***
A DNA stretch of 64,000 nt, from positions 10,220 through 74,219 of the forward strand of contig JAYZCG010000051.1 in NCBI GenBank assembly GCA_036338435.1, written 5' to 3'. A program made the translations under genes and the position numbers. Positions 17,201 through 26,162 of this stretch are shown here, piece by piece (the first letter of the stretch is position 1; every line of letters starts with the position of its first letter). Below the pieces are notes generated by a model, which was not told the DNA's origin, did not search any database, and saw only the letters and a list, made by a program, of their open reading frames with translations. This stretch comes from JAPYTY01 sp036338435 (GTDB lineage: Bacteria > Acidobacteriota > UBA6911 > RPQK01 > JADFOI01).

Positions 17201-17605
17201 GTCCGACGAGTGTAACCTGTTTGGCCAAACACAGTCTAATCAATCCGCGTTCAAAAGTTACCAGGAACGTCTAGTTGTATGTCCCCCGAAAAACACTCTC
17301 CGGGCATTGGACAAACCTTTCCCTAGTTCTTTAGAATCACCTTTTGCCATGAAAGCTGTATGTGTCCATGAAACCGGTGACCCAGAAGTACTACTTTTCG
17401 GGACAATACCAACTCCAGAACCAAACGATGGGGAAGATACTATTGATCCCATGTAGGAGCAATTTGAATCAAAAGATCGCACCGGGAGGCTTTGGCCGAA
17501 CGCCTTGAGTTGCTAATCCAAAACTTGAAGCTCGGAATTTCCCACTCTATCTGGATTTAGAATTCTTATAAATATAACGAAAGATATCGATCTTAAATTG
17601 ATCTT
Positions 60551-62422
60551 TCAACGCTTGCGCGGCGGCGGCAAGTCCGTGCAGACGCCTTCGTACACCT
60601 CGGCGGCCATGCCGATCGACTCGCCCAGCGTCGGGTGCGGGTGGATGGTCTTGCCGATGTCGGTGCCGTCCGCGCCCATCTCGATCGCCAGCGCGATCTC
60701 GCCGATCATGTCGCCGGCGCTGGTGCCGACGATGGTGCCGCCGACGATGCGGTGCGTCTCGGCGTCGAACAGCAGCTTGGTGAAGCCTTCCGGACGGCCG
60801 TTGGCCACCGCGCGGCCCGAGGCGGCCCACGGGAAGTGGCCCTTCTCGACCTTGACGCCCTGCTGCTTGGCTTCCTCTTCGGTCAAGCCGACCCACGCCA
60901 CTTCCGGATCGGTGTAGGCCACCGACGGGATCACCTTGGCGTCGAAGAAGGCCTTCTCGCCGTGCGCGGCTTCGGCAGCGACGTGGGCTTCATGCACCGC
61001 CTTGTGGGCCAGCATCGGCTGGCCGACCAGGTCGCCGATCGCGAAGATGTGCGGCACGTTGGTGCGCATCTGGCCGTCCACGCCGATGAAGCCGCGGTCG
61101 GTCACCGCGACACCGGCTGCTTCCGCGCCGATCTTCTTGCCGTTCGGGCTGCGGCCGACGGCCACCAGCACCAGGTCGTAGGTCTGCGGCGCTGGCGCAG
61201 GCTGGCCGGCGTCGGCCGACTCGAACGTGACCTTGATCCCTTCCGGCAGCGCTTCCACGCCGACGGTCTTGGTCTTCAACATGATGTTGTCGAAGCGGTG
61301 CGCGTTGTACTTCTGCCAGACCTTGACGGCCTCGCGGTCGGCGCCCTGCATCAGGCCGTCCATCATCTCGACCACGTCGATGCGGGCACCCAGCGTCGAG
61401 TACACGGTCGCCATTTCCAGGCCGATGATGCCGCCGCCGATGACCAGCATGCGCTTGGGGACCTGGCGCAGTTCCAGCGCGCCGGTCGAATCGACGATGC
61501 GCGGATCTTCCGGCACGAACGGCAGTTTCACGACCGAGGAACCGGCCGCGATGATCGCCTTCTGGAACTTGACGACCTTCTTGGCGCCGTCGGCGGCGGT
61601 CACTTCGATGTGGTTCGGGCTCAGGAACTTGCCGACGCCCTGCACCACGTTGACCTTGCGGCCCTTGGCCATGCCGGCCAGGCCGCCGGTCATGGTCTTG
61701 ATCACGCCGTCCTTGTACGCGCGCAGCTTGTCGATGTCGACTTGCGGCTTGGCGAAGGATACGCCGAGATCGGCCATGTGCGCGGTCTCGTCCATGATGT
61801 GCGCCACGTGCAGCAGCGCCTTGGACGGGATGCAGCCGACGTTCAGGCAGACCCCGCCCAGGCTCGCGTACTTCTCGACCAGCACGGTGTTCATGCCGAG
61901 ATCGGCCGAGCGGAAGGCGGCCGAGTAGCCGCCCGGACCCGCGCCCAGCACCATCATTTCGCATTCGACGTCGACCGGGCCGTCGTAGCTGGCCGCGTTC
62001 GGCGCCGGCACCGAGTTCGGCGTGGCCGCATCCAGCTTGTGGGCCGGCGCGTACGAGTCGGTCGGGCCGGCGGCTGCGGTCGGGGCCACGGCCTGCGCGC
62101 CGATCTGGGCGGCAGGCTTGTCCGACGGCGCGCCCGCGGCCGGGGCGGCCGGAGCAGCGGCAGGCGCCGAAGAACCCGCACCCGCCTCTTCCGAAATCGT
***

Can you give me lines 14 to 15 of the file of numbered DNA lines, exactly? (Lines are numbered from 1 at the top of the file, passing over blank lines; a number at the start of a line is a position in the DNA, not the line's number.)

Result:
61001 CTTGTGGGCCAGCATCGGCTGGCCGACCAGGTCGCCGATCGCGAAGATGTGCGGCACGTTGGTGCGCATCTGGCCGTCCACGCCGATGAAGCCGCGGTCG
61101 GTCACCGCGACACCGGCTGCTTCCGCGCCGATCTTCTTGCCGTTCGGGCTGCGGCCGACGGCCACCAGCACCAGGTCGTAGGTCTGCGGCGCTGGCGCAG